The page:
Two more quotes from The Ox-Bow Incident:
Most men are afraid of being thought cowards than of anything else, and a lot more afraid of being thought physical cowards than moral ones. There are a lot of loud arguments to cover moral cowardice, but even an animal will know if you're scared. If rarity is worth, then moral courage is a lot higher quality than physical courage; but, excepting diamonds and hard cash, there aren't many who take to anything because of its rarity. Just the other way. Davies was resisting something that had immediacy and a strong animal grip, with something remote and mistrusted. He'd have to make his argument look common sense and hardy, or else humorous, and I wasn't sure he could do either. If he couldn't he was going to find that it was the small but present "we," not the big, misty 'we," that shaped men's deeds, no matter what shaped their explanations.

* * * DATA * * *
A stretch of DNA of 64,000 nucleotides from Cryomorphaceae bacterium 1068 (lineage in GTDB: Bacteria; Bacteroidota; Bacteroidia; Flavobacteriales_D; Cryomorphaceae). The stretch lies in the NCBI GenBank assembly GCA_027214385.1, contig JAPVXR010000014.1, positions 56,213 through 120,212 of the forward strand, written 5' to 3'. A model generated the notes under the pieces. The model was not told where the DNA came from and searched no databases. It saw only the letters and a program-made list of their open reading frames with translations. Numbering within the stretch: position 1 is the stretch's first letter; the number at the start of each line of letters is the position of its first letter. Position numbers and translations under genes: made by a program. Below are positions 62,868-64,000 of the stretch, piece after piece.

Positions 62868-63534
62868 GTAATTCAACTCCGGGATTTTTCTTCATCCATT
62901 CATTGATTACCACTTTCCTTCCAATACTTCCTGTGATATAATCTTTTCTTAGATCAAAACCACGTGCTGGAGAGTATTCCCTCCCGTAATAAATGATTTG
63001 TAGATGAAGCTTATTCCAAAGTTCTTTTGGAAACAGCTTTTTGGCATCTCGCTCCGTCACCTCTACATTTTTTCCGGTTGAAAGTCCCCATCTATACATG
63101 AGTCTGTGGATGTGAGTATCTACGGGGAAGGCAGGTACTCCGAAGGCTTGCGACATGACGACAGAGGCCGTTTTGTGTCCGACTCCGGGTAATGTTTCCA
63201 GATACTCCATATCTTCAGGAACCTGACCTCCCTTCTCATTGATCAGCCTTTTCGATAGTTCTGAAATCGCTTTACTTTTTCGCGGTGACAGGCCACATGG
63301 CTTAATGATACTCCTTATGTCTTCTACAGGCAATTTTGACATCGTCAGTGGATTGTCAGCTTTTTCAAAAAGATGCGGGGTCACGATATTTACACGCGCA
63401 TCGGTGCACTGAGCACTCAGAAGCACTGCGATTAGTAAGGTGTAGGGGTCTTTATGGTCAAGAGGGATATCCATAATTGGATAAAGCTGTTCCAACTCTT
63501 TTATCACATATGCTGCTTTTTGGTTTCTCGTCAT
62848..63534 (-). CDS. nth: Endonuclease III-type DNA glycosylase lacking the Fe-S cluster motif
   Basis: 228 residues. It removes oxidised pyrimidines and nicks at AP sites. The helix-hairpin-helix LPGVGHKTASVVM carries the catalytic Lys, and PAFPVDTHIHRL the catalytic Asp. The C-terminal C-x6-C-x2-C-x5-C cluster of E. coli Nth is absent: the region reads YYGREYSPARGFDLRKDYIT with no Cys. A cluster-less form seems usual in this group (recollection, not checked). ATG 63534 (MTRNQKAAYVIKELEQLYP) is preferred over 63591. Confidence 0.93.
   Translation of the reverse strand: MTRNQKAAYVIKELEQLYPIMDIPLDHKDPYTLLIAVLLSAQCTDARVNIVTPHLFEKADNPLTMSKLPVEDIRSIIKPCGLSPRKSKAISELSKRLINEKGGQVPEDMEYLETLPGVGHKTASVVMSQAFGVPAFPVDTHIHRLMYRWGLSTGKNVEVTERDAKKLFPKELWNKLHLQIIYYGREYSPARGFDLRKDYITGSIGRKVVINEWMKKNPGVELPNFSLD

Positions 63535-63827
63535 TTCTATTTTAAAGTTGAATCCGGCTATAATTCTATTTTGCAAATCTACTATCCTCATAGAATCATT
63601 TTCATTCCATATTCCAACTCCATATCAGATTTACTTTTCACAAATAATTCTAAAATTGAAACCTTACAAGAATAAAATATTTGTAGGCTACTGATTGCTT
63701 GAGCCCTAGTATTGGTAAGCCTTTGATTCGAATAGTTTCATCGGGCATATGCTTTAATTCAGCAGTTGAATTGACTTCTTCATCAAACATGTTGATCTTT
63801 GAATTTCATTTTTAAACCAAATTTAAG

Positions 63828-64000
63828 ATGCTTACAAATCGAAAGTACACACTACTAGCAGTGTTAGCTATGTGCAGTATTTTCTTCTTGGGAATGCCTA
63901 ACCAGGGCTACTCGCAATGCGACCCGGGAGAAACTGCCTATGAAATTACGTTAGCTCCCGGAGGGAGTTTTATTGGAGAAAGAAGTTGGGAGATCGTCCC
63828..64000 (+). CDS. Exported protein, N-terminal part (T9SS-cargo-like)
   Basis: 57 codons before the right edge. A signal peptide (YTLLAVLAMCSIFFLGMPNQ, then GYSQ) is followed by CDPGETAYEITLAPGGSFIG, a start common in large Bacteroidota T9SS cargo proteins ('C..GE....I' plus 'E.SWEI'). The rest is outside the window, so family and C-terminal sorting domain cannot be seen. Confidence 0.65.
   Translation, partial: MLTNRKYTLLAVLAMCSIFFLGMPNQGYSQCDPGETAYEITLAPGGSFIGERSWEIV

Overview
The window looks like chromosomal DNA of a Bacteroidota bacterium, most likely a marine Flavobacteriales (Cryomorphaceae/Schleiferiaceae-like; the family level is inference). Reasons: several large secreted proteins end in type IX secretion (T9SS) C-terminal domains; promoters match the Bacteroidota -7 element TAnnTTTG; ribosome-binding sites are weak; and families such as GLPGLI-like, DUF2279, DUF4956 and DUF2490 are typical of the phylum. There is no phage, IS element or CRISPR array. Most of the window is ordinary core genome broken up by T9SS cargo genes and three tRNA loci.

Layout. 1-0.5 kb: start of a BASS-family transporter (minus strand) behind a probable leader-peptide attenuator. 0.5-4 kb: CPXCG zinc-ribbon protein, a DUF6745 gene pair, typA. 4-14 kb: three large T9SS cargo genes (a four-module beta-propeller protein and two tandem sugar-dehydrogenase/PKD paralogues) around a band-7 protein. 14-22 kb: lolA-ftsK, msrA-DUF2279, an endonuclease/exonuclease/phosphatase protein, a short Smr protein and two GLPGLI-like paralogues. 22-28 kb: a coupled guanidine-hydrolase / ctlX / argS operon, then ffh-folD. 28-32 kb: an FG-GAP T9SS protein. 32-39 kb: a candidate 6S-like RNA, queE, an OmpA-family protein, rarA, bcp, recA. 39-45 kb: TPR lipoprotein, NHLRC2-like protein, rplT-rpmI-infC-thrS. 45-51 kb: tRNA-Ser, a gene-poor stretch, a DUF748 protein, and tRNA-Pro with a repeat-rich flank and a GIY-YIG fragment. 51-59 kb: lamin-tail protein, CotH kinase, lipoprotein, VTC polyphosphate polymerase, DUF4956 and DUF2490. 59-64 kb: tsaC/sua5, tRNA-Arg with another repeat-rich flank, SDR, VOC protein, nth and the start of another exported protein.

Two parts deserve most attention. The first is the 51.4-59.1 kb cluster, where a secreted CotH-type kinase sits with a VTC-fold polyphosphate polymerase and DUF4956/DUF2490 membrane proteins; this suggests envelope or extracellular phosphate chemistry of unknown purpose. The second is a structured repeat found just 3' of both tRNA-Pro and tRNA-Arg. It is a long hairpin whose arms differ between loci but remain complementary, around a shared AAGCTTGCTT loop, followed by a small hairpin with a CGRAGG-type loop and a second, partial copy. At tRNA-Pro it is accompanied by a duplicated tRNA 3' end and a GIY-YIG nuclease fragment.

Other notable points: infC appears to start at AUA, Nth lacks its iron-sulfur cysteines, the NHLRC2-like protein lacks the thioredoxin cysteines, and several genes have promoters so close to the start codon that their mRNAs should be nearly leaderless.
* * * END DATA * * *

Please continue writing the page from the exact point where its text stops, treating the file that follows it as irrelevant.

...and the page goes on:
Having heard myself speak I realized that queerly, weak and bad-tempered as it was, there had been something in the kid's raving which had made the canyon seem to swell out and become immaterial until you could think the whole world, the univese, into the half-darkness around you: millions of souls swarming like fierce, tiny, pale stars, shinging hard, winking about cores of minute, mean feelings, thoughts and deeds. To me his idea appeared just the opposite of Davies'. To the kid, what everybody thought was low and wicked, and their hanging together was a mere disguise of their evil. To Davies, what everybody thought became, because everybody thought it, just and fine, and to act up to what they thought was to elevate oneself. And yet both of them gave you that feeling of thinking outside yourself, in a big place; the kid gave me that feeling even more, if anything, though he was disgusting. You could feel what he meant; you could only think what Davies meant.
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